File Copyright Online - File mutual Divorce in Delhi - Online Legal Advice - Lawyers in India

What Agreements Are Contracts

This Article define us what agreements are contracts and the provision that deal with this in Indian Contract Act, 1872 i.e. Section 10.

This article covers all the essential conditions which are necessary for making an agreement into contract with relevant case laws, rules and illustrations. Essential conditions like There is some consideration for it, the parties are competent to contract, their consent is free, lawful object must be there.

This Article briefly covers section 11 and 12 (competent parties), section 13 (existence of consent) and 14 (free consent), section for coercion, undue influence, fraud, misrepresentation and mistake.

This article covers the difference between Domestic Agreement and Commercial Agreement.

When agreement becomes Contract

An agreement becomes a contract when it is enforceable by law (Section 2(h) of Indian Contract Act). In other words, an agreement that the law will enforce is a contract. The conditions when an agreement will enforce are given in Section 10 of Indian Contract Act, 1872. In this section, an agreement is a contract when it is made for some consideration, between competent parties, with their free consent and for a lawful object.

Section 10 of Indian Contract Act, 1872 deals with the condition of the enforceability of an agreement.

It provides:
“All agreement are contracts if they are made by the free consent of parties competent to contract, for a lawful consideration and with a lawful object, and not hereby expressly declared to be void”.

The second para of section 10 further says-
“Nothing herein contained shall affect any law in force in India and not hereby expressly repealed, by which any contract is requires to be made in writing or in the presence of witnesses, or any law relating to the registration of documents”.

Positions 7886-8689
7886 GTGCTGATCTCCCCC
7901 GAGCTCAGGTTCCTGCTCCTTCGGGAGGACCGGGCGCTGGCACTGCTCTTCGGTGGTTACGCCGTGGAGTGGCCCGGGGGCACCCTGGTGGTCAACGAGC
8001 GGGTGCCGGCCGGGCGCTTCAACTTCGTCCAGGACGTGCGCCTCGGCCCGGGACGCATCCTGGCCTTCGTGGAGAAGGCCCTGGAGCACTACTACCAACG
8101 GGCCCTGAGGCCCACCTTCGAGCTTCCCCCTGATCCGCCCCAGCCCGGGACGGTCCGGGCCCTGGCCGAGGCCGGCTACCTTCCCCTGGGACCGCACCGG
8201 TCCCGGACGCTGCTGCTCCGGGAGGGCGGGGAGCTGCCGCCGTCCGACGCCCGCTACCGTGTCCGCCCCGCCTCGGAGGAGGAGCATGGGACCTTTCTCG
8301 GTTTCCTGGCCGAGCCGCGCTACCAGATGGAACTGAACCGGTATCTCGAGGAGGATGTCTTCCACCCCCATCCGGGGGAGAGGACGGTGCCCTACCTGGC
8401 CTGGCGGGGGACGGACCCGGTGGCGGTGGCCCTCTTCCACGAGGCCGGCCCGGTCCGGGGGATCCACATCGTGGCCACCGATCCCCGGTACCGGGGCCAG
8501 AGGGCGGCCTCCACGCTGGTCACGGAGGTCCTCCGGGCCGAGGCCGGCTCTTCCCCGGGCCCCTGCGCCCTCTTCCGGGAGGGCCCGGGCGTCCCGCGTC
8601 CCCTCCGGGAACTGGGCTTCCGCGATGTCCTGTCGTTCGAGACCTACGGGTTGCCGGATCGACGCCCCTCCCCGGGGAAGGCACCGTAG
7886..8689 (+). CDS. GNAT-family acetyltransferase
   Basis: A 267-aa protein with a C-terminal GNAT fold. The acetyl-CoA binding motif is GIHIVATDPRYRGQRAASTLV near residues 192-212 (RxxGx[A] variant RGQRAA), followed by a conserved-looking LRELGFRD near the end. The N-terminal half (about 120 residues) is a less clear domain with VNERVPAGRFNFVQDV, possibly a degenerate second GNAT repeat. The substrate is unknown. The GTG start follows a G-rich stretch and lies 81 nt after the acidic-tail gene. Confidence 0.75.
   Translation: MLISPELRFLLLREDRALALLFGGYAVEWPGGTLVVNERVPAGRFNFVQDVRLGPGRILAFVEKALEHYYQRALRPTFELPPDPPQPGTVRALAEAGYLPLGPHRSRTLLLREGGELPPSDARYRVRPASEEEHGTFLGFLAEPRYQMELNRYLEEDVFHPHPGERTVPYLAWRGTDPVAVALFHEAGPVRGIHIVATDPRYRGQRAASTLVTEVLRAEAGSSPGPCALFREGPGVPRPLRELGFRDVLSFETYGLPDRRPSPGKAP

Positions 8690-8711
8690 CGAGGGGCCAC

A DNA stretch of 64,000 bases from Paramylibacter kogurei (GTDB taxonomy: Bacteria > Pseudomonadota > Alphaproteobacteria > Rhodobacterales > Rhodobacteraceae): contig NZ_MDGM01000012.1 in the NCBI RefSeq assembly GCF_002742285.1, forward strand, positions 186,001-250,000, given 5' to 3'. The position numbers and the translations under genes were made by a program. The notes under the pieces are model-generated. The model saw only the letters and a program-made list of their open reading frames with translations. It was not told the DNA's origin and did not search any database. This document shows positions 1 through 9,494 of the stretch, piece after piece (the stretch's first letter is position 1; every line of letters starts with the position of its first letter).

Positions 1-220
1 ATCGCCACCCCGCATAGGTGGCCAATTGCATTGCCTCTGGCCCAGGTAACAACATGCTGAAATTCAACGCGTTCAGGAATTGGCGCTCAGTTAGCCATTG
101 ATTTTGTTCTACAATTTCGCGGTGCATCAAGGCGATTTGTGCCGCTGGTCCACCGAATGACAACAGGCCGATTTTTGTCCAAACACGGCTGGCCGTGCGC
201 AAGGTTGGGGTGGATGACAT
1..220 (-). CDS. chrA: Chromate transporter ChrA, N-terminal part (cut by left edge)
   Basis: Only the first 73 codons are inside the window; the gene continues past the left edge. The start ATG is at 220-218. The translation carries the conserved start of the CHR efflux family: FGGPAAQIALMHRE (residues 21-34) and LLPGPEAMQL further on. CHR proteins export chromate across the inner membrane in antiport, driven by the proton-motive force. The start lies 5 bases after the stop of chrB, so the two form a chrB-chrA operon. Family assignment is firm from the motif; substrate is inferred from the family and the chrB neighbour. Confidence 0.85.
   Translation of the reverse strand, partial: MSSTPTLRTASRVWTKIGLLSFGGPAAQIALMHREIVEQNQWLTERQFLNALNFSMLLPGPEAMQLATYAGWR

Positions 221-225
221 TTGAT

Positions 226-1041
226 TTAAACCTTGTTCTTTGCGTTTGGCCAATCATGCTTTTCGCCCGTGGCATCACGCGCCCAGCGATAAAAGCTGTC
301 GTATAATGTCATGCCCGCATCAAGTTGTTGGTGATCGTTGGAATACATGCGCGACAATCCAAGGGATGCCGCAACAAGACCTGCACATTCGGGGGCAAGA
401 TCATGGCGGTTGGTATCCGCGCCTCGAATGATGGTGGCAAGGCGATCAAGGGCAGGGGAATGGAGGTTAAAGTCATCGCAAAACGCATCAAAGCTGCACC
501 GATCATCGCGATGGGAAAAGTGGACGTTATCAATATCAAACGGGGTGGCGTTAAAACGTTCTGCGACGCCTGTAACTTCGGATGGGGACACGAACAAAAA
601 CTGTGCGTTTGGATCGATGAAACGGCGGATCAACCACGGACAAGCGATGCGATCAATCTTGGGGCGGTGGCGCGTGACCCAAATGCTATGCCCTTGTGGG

Every contract is an agreement, but every agreement is not a contract.

So, the following conditions must be essential for a valid contract:

  1. There is some consideration for it
  2. The parties are competent to contract.
  3. Existence of consent of parties.
  4. Their consent is free.
  5. Their object is lawful.
  6. The agreement not being expressly declared to be void.

The agreement must be made for some consideration:

Section 2(d) of the Indian Contract Act defines consideration as when at the desire of the promisor, if the promise either does something or abstains from doing something then this act of doing or abstinence is called consideration.
Section 25 of the act declares that an agreement without consideration is void. However, there are certain conditions given under section 25 under which a contract without consideration is treated to be a valid one.

Competent parties:

According to section 11 and 12 of the Act, the following persons are not competent to contract:
  1. Minors (in Mohri bibi v. Dharmodas Ghose it was held that an agreement with a minor is void ab initio);
  2. Persons of sound mind;